Energy bosses call for ‘progressive social tariff’ on bills amid price hikes

The bosses of Centrica and E.On have called for sweeping reforms to how consumers’ energy bills are calculated in the wake of price hikes in recent years.

Chris O’Shea, chief executive of British Gas owner Centrica, called for a so-called social tariff, which would see the industry and the Government subsidise reducing bills for low-income households.

The measure would see the abolition of standing charges, which are applied daily, regardless of how much energy the customer uses, and are used to cover the cost of supplying energy to homes and businesses.

He said: “What’s in consumers’ interests is something that is understandable and very straightforward… The easiest thing is abolishing standing charges and have no zonal pricing. And then have a progressive social tariff. Why do people have to play a postcode lottery?”

He also revealed that only 56% of Centrica customers have smart meters, more than a decade on from the technology’s rollout in 2011.

“We think that in order to have the proper smart grid required to keep costs low in the future… everybody should have a smart meter. One of the things we should consider is whether this is a voluntary programme or whether this is a mandatory programme,” he said.

Mr O’Shea was giving evidence to the Energy and Net Zero Committee on Wednesday, alongside other energy company bosses and campaigners.

It comes after energy prices soared in recent years following Russia’s invasion of Ukraine in 2022, forcing the Government to bring in a temporary Energy Price Guarantee to limit bills, which has now finished.

Chris O’Shea told MPs the UK should introduce a so-called social tariff on energy bills (Commons/PA)
Chris O’Shea told MPs the UK should introduce a so-called social tariff on energy bills (Commons/PA)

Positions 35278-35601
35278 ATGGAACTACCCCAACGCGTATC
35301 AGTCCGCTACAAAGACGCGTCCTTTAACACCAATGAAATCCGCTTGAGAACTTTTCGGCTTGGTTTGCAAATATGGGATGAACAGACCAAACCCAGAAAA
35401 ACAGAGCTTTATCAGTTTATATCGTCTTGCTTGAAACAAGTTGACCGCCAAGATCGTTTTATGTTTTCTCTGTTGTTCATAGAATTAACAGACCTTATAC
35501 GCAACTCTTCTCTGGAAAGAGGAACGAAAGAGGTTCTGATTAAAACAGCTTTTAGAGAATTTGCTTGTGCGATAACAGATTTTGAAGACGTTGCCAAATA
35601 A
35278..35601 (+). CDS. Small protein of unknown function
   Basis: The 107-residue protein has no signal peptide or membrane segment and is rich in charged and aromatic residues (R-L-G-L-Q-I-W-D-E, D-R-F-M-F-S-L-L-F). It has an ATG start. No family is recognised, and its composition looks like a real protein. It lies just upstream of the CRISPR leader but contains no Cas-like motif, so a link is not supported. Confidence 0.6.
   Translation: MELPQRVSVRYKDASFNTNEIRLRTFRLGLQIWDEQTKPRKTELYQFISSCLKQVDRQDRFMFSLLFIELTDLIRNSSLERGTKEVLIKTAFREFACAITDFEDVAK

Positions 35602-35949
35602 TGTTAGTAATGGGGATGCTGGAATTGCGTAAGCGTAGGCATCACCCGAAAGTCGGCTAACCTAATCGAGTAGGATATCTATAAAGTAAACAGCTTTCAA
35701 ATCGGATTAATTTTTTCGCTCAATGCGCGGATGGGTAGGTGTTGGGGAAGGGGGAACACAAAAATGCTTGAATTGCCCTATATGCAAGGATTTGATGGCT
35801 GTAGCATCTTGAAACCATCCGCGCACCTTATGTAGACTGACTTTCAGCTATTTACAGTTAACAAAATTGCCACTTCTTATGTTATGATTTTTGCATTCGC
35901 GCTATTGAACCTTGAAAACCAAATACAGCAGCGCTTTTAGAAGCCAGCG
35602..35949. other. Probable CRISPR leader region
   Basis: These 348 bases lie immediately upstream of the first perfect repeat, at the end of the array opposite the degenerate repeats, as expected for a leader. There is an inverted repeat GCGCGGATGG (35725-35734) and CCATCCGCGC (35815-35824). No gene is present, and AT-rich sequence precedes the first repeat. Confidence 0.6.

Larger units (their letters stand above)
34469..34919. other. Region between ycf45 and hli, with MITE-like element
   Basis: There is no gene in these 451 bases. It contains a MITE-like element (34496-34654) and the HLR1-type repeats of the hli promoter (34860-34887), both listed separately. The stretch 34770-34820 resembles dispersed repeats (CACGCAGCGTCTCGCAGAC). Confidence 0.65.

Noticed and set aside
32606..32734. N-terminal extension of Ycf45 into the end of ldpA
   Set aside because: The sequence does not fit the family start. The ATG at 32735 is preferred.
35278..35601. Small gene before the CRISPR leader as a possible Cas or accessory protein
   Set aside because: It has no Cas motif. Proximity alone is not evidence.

Campaign groups have called for a social tariff for several years. The proposed measure is broadly agreed to take the form of a targeted discount energy deal for qualifying low-income consumers, which is typically below the price of the cheapest available energy tariff and targeted at those living in fuel poverty or on a low income.

E.On’s UK boss, Chris Norbury, also backed the introduction of a social tariff, adding: “The support that exists for those customers who are on very low incomes does not go far enough… We have called, for example, for a social tariff to support those customers who need it most.”

Separately, MPs were presented with research which found one in five people struggling with energy debt have turned to illegal lenders to pay for their bills.

Campaigners told the committee that 18% of people who are in energy bills-related debt had used illegal lenders, rising to 24% for people under the age of 35.

Simon Francis, co-ordinator of the End Fuel Poverty Coalition, which carried out the research, gave evidence to the committee on Wednesday alongside the bosses.

He said: “The findings are horrific and worse than experts had feared.

“Energy debt is forcing households to wake up in the morning scared of the consequences of using electricity or gas.

“Energy bills and energy debt are a fundamental part of our broken energy system which has led to the cold damp homes crisis we saw this winter.

“The long-term solutions are obviously wider than changes to standing charges and tariff reform. We need to see more insulation, ventilation, unblocked cheaper renewables and weaning ourselves off oil and gas to improve energy security.”